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Outdoor gear company gives students’ designs a thumbs up

Friendly Yetis designed by FHN students make their national debut

Forest Hills — The design meeting in progress in an office at Forest Hills Northern High School covered the gamut: making tweaks to the design; determining price point; considering fabric choice; outlining marketing strategy; and asking whether or not the product line should include stickers in addition to T-shirts and hoodies. 

The meeting seemed like one that the school’s athletic department might have as it rolled out a new line of school spirit gear.

The designers Ella, left, and Maddy model their finished products (courtesy)

But it wasn’t. This meeting was a virtual one, between a marketing director from TREW, an outdoor lifestyle company in Oregon, and Gone Boarding students and educators in Forest Hills. And the session wasn’t just a mock interview, a mere practice run for students to get experience learning what goes into marketing a product. 

Instead, seniors Ella Gorski and Maddy Skym were giving input into the next steps of a process for using a design they created for an actual line of TREW clothing, which debuted May 9. Their playful snow-monster designs were chosen by TREW from 30 submitted in a class competition.

They have a big stake in the decisions; after production costs, they will split the proceeds with a Gone Boarding Scholarship account, a fund to help offset the cost of annual Forest Hills class trips.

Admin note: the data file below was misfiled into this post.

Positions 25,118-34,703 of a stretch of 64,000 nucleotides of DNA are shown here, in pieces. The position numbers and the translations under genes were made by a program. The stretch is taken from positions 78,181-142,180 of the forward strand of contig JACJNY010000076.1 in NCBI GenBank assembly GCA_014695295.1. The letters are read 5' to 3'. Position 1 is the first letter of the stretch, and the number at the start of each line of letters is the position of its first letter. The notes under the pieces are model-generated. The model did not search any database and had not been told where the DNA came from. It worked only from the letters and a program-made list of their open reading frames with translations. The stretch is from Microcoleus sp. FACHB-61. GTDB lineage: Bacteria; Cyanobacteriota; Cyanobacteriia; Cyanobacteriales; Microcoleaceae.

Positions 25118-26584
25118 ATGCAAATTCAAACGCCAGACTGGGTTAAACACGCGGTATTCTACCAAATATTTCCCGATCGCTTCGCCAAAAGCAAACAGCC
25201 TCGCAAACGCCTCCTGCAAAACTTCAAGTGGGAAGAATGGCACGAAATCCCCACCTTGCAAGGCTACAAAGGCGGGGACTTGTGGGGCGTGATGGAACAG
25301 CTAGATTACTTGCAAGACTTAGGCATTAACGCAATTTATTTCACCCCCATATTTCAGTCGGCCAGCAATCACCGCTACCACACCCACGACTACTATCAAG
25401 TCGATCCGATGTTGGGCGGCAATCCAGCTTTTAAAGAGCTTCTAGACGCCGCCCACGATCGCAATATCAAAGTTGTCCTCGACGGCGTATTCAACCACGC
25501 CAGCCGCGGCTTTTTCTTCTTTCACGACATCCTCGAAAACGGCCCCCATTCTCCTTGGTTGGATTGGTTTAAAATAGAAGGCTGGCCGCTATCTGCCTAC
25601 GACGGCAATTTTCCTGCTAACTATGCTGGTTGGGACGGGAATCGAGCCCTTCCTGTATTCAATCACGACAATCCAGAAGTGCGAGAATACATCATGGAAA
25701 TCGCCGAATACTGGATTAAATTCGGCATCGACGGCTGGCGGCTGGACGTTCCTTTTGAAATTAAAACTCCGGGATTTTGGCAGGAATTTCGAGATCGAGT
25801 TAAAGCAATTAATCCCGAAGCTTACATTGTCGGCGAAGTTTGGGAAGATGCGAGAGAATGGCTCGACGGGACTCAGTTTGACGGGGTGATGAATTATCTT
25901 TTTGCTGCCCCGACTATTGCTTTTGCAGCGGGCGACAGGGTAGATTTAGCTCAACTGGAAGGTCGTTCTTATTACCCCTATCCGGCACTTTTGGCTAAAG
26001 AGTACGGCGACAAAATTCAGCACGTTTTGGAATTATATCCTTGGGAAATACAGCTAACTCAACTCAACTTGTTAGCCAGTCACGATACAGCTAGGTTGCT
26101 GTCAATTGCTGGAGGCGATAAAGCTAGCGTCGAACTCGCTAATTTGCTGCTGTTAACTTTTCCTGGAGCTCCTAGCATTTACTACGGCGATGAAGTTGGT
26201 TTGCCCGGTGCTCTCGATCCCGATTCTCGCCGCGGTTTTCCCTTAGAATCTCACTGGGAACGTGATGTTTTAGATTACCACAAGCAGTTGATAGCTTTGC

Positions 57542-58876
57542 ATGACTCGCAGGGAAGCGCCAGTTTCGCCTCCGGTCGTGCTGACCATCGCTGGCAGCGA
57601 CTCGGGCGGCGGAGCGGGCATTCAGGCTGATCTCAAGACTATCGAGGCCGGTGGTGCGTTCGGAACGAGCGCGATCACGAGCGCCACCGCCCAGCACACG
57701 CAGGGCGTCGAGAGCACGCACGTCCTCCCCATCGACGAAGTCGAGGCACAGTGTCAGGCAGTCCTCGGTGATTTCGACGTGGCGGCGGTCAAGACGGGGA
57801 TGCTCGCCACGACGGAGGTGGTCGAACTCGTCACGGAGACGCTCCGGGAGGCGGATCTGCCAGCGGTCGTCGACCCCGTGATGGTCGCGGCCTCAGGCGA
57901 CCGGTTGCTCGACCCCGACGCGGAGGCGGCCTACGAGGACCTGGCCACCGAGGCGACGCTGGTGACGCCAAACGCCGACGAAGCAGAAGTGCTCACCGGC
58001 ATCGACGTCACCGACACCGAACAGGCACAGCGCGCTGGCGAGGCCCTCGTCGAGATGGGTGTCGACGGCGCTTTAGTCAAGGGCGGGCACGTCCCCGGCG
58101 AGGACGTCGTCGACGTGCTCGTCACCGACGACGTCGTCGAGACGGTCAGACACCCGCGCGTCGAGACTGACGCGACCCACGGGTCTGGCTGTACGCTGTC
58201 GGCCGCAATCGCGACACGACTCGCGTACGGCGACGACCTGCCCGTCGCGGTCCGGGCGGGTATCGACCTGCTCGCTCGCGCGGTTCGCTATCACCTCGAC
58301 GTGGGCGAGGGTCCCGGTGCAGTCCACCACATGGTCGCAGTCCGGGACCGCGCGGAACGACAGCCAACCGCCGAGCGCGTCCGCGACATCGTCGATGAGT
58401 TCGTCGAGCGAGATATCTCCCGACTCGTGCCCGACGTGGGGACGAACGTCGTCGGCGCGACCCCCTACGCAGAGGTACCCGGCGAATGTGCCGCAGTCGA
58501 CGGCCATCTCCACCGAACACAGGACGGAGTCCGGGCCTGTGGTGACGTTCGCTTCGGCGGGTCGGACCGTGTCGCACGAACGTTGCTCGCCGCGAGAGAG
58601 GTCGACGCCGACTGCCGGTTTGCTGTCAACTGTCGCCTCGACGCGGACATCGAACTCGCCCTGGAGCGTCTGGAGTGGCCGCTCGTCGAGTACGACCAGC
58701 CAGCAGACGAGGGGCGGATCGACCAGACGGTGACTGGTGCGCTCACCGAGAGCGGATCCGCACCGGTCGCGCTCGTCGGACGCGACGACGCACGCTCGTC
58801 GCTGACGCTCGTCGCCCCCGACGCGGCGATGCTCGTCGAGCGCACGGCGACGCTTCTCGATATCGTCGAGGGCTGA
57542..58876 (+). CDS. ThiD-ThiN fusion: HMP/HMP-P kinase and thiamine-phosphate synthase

‘We wanted our design to be inclusive of both sports (boarding and skiing).’

—  Ella Gorski, student designer

Teacher Adam Zavislak was part of the meeting, too. He said that the students worked on this project in his marketing class, one of the elements of the district’s Gone Boarding program, an interdisciplinary offering available to students since 2012. He pointed out that the experience “involved a range of skills and knowledge, including graphic design. branding, marketing, and communication.” 

TREW-blue Design

TREW touts its commitments to backcountry safety, protecting the outdoors, using responsible manufacturing methods, and promoting more equitable and inclusive culture in outdoor pursuits. They are known for their durable, colorful bibs and for their “thumbs up” mentality. Everything on their site exudes a “let’s go play outside” vibe. 

‘(The clothing design experience) involved a range of skills and knowledge, including graphic design, branding, marketing, and communication.

— Gone Boarding teacher Adam Zavislak

Graham Wallace is its marketing director; he also attended Forest Hills Eastern from 2007 to 2010. He reached out about a year ago to Bill Curtis, teacher and founder of the Gone Boarding course, with some initial ideas about a design contest for students.

“I wish that I could have had the chance to take part in such an amazing program,” Wallace said. 

The students’ colorful and friendly Yeti snow monster designs embody the company’s optimistic, adventuresome and approachable spirit. It even bridges the gap between boarders and skiers, with a mutual “thumbs up” and interlocked hands between the bibbed snow monsters. 

“We wanted our design to be inclusive of both sports,” noted Ella, a member of the school’s ski race team. 

“Our designs have all of the TREW values,” Maddy said, “and I started with a doodle.”